In many if not most cases, the people who become national topics of debate do not do so intentionally. Our great change makers often are not volunteering for the job, but people who simply suffer the consequences of an unjust system and who inspire other people through the expression of their suffering. It is through phrases of sheer terror that a truth is illuminated: “I can’t breathe.” It is in the extreme vulnerability of a human being involuntarily brought to the edge of life itself asking for their mother or their father that we see something true about our condition of being. How do we become more humane humans?

Over the weekend, I had the opportunity to work with one of my favorite artists, Gillian Young. She is too many things to name, which is why the title of artist is really the only label that fits. She is a fitness coach, a food influencer, a writer, a fashion model, a social activist and a community builder as well as many other interesting things. One thing she is not, however, is quiet about the change she wants to see.

Whenever I see Gillian in person, I have the feeling that I am in the presence of a superhero. She is an exquisitely beautiful woman, with a fashion forward style, flowing with feminine grace and elegance but accented and accessorized with an edginess that speaks to her strength. Her bright and warm demeanor are offset by a tattoo of a knife, by her shoes. This is a woman, one thinks, capable of being a great friend, a valued collaborator, but also one you do not want to fuck with.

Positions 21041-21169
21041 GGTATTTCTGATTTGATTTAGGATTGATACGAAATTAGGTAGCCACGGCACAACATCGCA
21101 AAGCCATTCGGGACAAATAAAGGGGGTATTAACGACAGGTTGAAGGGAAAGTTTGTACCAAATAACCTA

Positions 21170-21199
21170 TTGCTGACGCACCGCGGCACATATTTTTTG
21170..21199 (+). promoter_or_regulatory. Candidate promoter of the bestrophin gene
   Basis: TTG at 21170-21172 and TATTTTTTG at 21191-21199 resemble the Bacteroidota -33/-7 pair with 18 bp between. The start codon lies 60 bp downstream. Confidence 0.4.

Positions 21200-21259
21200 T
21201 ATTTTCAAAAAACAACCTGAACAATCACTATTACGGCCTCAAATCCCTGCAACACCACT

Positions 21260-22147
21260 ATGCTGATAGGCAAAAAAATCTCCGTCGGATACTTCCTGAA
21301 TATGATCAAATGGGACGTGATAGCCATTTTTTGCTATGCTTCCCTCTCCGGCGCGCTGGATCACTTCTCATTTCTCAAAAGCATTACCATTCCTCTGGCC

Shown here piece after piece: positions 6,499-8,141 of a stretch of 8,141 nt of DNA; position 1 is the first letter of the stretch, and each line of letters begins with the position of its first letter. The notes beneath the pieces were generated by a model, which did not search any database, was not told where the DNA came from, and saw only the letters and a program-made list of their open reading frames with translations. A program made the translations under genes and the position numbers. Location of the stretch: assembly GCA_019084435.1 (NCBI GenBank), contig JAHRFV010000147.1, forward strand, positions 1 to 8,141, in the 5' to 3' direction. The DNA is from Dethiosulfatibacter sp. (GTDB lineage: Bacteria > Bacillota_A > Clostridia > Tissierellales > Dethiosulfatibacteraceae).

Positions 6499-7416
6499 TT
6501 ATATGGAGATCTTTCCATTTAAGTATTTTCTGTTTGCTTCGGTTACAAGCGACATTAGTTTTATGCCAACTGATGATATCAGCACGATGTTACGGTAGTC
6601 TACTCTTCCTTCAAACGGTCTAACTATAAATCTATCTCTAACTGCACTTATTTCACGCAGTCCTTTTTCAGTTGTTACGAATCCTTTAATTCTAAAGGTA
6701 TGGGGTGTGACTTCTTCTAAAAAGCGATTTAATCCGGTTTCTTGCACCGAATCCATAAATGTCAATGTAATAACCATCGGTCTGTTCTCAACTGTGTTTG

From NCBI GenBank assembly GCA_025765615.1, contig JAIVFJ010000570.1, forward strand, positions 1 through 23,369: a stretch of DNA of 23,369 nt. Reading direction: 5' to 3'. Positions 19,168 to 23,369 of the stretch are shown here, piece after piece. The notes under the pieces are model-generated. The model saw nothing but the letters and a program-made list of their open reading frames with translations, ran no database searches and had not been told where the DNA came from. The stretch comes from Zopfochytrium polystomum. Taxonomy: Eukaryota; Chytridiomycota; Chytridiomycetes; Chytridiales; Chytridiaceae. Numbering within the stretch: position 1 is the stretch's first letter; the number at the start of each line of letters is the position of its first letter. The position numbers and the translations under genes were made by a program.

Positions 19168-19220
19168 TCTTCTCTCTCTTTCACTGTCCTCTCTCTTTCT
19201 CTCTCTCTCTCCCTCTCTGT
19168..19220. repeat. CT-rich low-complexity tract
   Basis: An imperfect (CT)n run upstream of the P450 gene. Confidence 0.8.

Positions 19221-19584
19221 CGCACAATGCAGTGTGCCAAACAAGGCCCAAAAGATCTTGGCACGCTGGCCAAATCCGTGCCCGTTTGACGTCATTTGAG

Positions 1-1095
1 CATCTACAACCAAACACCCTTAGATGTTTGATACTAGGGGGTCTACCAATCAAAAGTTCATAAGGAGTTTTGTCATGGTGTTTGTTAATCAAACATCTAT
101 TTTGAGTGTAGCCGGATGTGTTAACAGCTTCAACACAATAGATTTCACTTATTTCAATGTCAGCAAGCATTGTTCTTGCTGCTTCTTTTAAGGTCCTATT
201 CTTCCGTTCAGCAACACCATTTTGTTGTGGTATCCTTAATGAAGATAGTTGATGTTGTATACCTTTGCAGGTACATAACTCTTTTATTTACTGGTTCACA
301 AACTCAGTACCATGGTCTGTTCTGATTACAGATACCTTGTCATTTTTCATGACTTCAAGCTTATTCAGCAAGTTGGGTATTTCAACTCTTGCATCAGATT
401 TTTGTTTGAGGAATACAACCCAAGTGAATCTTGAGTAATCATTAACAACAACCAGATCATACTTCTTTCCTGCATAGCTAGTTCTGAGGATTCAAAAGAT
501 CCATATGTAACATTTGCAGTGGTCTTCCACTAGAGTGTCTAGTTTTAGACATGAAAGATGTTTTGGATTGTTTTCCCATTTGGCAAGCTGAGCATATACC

Gillian, like anyone mentally fit enough to pay attention, is on a path of awakening to more of the world’s truths and, as we come to understand the depth of the problems we collectively face, it can be daunting to engage. How do we speak up for what we believe effectively? How can we be positive influences of change? What does that look like? 

For Gillian, as a fitness coach and personal trainer, the answer is through training. You don’t achieve fitness goals overnight. They take work and dedication and discipline. Well, why would we think it would be any different or easier to create a healthier society? It’s not.